• Clean the valve by spraying carbon cleaner into it to remove dirt and grime. Follow the cleaner's instructions to thoroughly remove this dirt and grime, especially around the valve's pintle and passages, and wipe away excess moisture with a clean rag.
  • Use another clean rag sprayed with the carbon cleaner to clean the intake manifold and throttle body. Allow time to dry.
  • Place the new gasket onto the IAC valve and carefully remount it into its original position. Tighten the screws and bolts securely using the correct screwdriver and wrench.
  • Reconnect the electrical plug and all hoses previously detached. Then, reattach the vehicle's battery cable to the negative terminal.
  • Start the vehicle and let it run for about 15 minutes to confirm that the idle air control valve is functioning properly. Check for any abnormal idle behaviors or warning lights. Double-check all connections and fasteners to ensure everything is properly tightened and secured.

The engine should idle steadily, and any abnormal noises it was making previously should stop. However, if the problem continues, consult a qualified mechanic to diagnose the issue and either replace the IAC valve or address other underlying problems.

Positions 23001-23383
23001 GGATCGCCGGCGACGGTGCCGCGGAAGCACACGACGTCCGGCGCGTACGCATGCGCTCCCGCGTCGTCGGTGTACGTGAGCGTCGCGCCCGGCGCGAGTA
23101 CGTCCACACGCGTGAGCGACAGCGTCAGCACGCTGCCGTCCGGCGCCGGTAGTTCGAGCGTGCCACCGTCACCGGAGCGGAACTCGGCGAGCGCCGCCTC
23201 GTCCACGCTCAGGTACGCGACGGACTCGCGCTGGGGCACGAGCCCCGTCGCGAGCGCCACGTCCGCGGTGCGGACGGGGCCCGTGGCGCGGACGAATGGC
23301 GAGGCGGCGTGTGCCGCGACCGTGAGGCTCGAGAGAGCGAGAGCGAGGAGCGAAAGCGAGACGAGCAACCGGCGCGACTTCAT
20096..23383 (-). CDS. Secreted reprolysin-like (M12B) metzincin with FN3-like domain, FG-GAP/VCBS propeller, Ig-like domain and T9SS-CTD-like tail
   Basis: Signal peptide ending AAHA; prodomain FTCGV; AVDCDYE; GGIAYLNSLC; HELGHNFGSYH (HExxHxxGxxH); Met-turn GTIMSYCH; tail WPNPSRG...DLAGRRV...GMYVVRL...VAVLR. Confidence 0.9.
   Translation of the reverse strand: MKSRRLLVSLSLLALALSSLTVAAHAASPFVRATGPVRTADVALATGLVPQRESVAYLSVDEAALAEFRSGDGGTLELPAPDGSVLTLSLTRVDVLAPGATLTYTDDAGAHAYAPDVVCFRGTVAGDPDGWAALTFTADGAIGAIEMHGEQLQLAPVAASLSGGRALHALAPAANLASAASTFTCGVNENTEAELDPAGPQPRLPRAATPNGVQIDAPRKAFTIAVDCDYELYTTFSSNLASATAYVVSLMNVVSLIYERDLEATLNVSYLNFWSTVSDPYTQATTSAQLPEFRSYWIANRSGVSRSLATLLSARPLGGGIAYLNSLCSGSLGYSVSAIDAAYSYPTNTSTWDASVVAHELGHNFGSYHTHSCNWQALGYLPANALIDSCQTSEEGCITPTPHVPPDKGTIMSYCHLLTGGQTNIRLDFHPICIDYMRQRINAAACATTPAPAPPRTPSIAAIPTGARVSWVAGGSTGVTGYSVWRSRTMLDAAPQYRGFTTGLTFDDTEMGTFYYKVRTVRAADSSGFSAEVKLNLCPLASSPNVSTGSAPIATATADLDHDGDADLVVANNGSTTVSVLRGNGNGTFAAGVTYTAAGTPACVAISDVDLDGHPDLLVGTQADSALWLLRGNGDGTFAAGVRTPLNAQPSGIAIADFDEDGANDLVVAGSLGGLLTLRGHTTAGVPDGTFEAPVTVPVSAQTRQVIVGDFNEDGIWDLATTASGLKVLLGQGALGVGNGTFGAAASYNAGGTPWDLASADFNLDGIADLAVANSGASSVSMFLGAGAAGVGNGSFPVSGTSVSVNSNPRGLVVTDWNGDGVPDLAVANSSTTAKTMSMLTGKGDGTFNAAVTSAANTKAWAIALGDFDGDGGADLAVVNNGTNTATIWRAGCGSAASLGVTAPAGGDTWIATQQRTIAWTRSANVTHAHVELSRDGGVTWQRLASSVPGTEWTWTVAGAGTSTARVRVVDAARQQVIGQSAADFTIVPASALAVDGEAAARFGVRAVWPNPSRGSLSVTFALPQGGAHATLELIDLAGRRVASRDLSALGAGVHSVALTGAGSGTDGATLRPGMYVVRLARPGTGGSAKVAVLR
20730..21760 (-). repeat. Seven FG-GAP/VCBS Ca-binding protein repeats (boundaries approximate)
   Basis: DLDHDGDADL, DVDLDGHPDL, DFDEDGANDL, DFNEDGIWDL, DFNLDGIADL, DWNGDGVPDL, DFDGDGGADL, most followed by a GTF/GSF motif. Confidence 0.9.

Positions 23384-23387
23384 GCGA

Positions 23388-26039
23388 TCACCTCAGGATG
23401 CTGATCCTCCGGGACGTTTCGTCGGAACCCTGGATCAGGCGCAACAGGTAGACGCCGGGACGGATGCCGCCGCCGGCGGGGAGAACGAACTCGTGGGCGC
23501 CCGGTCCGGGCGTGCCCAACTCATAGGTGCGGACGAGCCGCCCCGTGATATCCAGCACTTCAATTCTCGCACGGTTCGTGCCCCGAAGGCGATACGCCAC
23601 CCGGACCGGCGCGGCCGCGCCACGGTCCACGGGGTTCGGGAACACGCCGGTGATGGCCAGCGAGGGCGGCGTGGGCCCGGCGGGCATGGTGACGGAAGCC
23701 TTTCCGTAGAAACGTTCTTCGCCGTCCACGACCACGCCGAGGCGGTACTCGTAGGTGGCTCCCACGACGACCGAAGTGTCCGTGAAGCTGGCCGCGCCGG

Be aware that this is a general guide for cleaning your IAC valve; always refer to your vehicle’s service manual for specific instructions and precautions for performing this task.

How to Test Idle Air Control Valve

You can test your idle air control valve to check if it’s functioning properly (before attempting to replace it) using several methods:

  • Method 1 – Visual Identification and Inspection:
  1. Look out for an unusual engine idle. If you are familiar with your engine’s normal idle, start your vehicle, look at the tachometer, and compare its current RPMs to its normal range. Most vehicles idle below 1,000 RPMs – anything above this usually indicates a faulty IAC valve. Likewise, a low and inconsistent engine idle is also indicative of a malfunctioning idle control valve.